pgrep and pkill: A Better killall?


Posted on Monday, November 2, 2015 by Charles Beynon
× Charles Beynon
[Photo: Dark-haired caucasian male, mid-thirties, wearing dark-rimmed eyeglasses]

Full Stack Developer mostly working in Rails. Recovering sysadmin. I like to dabble and tend to ramble. Don't say I didn't warn you ;D

About me

Just learned a new tool that has somehow escaped me the last 15 years. prep is a simple tool that lets you grep through the names of running processes, returning just the PIDs. pkill takes that a step further, killing the matched processes1. The cool thing is that both support tab-completion under zsh.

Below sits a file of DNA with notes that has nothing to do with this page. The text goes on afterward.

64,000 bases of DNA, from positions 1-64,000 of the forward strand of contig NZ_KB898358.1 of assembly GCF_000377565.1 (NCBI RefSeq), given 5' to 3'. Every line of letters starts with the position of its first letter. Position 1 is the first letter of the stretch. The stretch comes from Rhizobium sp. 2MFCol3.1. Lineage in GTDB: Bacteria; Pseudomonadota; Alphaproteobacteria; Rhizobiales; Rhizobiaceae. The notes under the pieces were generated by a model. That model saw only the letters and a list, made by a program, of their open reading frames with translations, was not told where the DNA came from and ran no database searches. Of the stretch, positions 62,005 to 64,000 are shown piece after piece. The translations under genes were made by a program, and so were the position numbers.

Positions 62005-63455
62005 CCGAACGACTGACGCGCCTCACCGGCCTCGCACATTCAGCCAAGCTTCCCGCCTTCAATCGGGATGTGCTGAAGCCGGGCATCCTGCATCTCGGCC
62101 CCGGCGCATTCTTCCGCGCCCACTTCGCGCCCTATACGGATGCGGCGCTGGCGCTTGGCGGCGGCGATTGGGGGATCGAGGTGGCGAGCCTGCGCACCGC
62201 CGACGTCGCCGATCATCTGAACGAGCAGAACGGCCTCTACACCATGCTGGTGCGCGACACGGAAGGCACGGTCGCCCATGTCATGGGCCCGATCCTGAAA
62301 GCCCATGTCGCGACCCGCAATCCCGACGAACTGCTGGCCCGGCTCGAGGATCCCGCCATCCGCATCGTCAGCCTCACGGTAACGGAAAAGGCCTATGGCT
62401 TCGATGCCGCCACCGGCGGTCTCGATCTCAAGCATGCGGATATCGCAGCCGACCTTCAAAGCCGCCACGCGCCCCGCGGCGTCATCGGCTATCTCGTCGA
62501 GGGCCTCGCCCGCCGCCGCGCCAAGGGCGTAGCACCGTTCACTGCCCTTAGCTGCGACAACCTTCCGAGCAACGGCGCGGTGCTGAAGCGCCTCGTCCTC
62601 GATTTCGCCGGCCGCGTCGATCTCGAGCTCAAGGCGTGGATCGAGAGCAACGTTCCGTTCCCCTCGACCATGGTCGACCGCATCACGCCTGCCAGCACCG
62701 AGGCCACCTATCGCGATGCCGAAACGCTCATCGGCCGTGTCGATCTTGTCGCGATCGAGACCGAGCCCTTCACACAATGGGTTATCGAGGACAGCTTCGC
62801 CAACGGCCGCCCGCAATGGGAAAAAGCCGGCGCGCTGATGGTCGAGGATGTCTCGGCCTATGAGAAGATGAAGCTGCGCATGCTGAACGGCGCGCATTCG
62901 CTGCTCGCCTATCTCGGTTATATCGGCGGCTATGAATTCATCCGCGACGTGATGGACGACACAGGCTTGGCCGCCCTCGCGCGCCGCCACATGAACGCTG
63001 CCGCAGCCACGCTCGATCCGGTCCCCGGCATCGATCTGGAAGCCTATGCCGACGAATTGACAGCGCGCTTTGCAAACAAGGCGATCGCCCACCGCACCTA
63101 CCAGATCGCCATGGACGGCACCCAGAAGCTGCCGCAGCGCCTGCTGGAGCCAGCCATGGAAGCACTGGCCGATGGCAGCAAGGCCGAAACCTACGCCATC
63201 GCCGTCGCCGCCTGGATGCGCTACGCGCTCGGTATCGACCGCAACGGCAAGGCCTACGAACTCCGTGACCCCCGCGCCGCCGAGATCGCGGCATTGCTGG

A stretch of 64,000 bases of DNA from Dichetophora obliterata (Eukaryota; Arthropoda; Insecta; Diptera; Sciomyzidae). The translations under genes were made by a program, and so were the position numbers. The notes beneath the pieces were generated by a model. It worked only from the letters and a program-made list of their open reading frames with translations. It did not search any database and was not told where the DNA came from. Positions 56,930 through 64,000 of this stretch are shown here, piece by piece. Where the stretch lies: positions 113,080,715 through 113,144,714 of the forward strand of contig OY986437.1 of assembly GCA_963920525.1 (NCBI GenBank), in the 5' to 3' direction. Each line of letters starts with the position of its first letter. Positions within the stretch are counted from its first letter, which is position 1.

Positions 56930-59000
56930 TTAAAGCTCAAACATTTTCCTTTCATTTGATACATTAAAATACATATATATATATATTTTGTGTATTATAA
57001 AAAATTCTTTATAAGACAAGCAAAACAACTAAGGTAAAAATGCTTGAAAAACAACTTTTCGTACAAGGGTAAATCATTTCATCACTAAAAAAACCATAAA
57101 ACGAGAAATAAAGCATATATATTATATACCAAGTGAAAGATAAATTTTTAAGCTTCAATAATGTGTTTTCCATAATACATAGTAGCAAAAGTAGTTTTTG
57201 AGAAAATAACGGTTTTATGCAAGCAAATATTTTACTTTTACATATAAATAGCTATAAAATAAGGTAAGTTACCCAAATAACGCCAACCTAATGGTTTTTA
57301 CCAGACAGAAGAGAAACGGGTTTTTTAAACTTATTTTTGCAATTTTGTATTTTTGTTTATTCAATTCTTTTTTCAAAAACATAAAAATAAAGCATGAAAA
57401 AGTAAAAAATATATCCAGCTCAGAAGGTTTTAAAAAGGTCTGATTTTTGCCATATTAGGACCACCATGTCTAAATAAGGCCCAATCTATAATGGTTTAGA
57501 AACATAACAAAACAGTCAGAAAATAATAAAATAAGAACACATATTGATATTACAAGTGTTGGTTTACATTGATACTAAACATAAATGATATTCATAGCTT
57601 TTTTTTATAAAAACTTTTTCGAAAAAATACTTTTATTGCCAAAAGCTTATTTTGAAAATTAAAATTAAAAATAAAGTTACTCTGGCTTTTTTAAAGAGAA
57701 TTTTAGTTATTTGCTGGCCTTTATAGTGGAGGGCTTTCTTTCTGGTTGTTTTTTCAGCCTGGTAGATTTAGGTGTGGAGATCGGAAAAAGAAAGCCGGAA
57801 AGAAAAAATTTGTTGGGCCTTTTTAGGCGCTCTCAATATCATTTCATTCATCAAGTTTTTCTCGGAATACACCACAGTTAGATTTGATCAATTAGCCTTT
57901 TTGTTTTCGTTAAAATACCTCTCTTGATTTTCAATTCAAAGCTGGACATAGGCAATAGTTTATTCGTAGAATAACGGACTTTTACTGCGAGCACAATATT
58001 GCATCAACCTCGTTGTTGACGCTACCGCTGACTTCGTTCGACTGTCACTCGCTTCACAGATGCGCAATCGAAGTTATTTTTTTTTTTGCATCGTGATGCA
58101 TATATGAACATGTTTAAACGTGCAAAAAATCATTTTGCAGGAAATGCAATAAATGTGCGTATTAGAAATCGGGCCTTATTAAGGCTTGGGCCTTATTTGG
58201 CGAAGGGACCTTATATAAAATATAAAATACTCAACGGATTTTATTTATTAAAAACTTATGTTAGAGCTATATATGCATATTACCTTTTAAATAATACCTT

Quick Examples

To find all running processes with the name jekyll

$ pgrep jekyll
70376

Using the -l switch shows the process name as well

$ pgrep Finder
463
488
$ pgrep -l Finder
463 Finder
488 FinderSynExt

Note how without the -l switch we don’t know that we’re matching FinderSyncExt. Good thing we didn’t run pkill yet!

To match exactly, the -x switch is used. This can help solve the problem of matching too greedily, especially when using pkill.

$ pgrep -x Finder
463

Perhaps the too-greedy-by-default is why must instructions found on the web use killall over pkill. Still, I am liking the tab-completion offered by zsh.

  1. A note of warning: pkill will kill processes that match only partially. So pkill Finder will kill Finder and FinderSynExt processes. Be careful! 


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